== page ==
# Causal Inference: Basics

In a perfect world, we want to calculate a difference in a person’s reaction received communication, and the reaction without receiving any communication. But there is a problem: we can not make a communication (send an e-mail) and do not make a communication (no e-mail) at the same time.

Denoting \(Y_i^1\) person \(i\)’s outcome when receives the treatment (a presence of the communication) and \(Y_i^0\) \(i\)’s outcome when he receives no treatment (control, no communication), the causal effect \(\tau_i\) of the treatment *vis-a-vis* no treatment is given by:

Researchers are typically interested in estimating the Conditional Average Treatment Effect (CATE), that is, the expected causal effect of the treatment for a subgroup in the population:

Where \(X_i\) - features vector describing \(i\)-th person.

We can observe neither causal effect nor CATE for the \(i\)-th object, and, accordingly, we can’t optimize it.
But we can estimate CATE or *uplift* of an object:

Where:

\(W_i \in {0, 1}\) - a binary variable: 1 if person \(i\) receives the treatment group, and 0 if person \(i\) receives no treatment control group;

\(Y_i\) - person \(i\)’s observed outcome, which is equal:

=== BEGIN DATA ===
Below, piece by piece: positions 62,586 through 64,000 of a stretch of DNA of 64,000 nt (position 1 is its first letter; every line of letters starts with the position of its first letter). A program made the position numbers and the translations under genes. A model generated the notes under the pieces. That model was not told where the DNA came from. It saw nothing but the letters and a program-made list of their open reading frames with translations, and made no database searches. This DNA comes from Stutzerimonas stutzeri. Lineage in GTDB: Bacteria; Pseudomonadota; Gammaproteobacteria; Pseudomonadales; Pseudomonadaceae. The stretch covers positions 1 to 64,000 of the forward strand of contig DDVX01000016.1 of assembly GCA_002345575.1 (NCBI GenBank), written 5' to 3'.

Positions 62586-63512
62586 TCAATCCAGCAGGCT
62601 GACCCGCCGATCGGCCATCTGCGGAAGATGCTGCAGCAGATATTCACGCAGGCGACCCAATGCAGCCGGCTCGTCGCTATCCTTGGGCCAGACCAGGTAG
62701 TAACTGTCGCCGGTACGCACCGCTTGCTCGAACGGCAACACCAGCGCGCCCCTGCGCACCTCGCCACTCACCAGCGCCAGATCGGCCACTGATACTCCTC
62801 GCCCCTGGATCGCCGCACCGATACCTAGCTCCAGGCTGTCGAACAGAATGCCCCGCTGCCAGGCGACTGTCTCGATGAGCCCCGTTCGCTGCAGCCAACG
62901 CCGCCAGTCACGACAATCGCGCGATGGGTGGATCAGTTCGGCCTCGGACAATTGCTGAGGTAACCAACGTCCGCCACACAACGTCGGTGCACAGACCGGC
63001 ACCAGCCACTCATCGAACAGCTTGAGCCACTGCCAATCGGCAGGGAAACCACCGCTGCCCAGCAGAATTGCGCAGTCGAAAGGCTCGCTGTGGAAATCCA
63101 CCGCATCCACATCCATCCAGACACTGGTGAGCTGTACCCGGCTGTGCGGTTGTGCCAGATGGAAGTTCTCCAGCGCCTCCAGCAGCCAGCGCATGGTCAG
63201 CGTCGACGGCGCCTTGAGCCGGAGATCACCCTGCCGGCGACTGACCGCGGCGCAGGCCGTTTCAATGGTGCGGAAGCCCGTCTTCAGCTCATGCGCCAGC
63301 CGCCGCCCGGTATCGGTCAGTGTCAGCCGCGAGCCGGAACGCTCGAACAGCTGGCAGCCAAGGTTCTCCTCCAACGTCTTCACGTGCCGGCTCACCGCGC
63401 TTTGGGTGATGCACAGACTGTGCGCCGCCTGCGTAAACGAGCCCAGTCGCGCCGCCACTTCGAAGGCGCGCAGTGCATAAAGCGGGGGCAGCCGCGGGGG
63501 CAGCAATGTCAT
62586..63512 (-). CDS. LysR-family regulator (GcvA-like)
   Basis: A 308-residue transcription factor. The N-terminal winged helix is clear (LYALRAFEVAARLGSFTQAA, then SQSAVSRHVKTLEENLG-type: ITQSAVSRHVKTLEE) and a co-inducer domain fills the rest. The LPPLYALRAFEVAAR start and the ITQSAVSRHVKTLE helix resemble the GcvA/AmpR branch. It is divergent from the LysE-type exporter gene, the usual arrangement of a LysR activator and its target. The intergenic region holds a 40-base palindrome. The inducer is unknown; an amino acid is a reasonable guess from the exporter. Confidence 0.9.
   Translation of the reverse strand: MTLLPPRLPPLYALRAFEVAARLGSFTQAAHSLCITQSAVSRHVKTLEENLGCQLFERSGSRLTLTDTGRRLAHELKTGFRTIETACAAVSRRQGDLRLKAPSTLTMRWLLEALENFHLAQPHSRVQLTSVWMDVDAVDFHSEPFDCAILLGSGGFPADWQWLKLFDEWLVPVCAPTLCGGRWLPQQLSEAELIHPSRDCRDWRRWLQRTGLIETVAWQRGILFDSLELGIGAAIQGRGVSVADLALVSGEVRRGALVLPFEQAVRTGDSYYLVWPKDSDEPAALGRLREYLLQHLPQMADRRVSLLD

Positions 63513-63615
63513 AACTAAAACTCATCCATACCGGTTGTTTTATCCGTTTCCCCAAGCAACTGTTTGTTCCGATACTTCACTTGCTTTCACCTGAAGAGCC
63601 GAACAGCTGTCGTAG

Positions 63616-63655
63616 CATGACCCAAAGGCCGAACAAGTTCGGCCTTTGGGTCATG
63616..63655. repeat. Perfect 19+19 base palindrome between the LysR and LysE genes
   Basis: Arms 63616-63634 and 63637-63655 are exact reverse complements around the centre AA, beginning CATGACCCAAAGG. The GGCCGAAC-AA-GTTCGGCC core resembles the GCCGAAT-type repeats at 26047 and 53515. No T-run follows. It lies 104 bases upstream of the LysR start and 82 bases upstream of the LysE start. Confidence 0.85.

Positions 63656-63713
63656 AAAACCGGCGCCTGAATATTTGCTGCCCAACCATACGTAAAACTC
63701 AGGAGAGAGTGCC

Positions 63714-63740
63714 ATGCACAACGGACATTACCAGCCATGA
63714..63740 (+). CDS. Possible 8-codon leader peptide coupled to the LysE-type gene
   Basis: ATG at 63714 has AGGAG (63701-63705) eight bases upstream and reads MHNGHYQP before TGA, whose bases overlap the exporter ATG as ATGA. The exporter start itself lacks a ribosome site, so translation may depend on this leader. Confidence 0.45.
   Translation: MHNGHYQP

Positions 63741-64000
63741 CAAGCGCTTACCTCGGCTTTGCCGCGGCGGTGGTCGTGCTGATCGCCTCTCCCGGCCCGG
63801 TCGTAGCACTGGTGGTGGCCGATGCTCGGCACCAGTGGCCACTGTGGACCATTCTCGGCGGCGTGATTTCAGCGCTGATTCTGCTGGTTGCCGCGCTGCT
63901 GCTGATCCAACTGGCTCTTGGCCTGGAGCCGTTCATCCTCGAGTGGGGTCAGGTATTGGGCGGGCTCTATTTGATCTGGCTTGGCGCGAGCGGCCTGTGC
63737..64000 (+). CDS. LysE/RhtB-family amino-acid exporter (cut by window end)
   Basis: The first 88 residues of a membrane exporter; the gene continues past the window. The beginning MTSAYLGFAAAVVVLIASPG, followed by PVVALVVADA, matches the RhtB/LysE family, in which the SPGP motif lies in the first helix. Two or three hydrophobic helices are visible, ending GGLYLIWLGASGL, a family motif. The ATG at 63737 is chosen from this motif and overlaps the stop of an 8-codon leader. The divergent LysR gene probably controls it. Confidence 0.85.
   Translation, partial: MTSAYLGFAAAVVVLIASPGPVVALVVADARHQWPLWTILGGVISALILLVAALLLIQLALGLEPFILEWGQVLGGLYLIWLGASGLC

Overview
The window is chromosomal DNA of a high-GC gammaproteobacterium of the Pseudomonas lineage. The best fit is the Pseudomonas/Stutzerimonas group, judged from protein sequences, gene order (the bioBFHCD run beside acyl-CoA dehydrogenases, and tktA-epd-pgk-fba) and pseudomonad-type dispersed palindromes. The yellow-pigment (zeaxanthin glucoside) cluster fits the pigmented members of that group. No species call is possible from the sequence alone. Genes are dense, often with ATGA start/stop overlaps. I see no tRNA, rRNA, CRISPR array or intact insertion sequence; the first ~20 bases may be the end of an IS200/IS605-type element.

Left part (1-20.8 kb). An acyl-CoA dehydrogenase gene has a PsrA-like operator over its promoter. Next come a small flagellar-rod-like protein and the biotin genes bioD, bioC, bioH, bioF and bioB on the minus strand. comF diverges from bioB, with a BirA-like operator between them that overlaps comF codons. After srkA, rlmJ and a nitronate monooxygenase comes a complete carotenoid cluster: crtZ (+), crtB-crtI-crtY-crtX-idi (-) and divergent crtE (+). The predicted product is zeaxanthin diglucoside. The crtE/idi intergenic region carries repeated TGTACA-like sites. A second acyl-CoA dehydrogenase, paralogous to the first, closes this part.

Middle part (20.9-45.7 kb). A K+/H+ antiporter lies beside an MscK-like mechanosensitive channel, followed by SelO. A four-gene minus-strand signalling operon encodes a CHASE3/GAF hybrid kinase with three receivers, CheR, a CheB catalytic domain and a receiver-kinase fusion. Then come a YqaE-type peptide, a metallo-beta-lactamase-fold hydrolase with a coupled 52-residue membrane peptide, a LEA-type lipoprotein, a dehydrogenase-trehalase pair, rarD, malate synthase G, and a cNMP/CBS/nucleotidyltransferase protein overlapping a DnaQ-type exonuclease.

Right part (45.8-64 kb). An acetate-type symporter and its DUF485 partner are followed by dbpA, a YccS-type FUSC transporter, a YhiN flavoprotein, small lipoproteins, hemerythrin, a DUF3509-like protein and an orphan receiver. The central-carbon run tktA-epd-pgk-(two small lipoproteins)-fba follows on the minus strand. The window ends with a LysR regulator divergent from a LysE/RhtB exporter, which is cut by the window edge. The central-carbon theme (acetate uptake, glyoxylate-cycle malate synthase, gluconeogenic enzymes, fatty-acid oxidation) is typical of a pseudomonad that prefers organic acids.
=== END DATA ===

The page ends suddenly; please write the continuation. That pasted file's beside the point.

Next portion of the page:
This won’t identify the CATE unless one is willing to assume that \(W_i\) is independent of \(Y_i^1\) and \(Y_i^0\) conditional on \(X_i\). This assumption is the so-called *Unconfoundedness Assumption* or the *Conditional Independence Assumption* (CIA) found in the social sciences and medical literature.
This assumption holds true when treatment assignment is random conditional on \(X_i\).
Briefly, this can be written as:

Also, introduce additional useful notation. Let us define the propensity score, \(p(X_i) = P(W_i = 1| X_i)\), i.e. the probability of treatment given \(X_i\).

## References

1️⃣ Gutierrez, P., & Gérardy, J. Y. (2017). Causal Inference and Uplift Modelling: A Review of the Literature. In International Conference on Predictive Applications and APIs (pp. 1-13).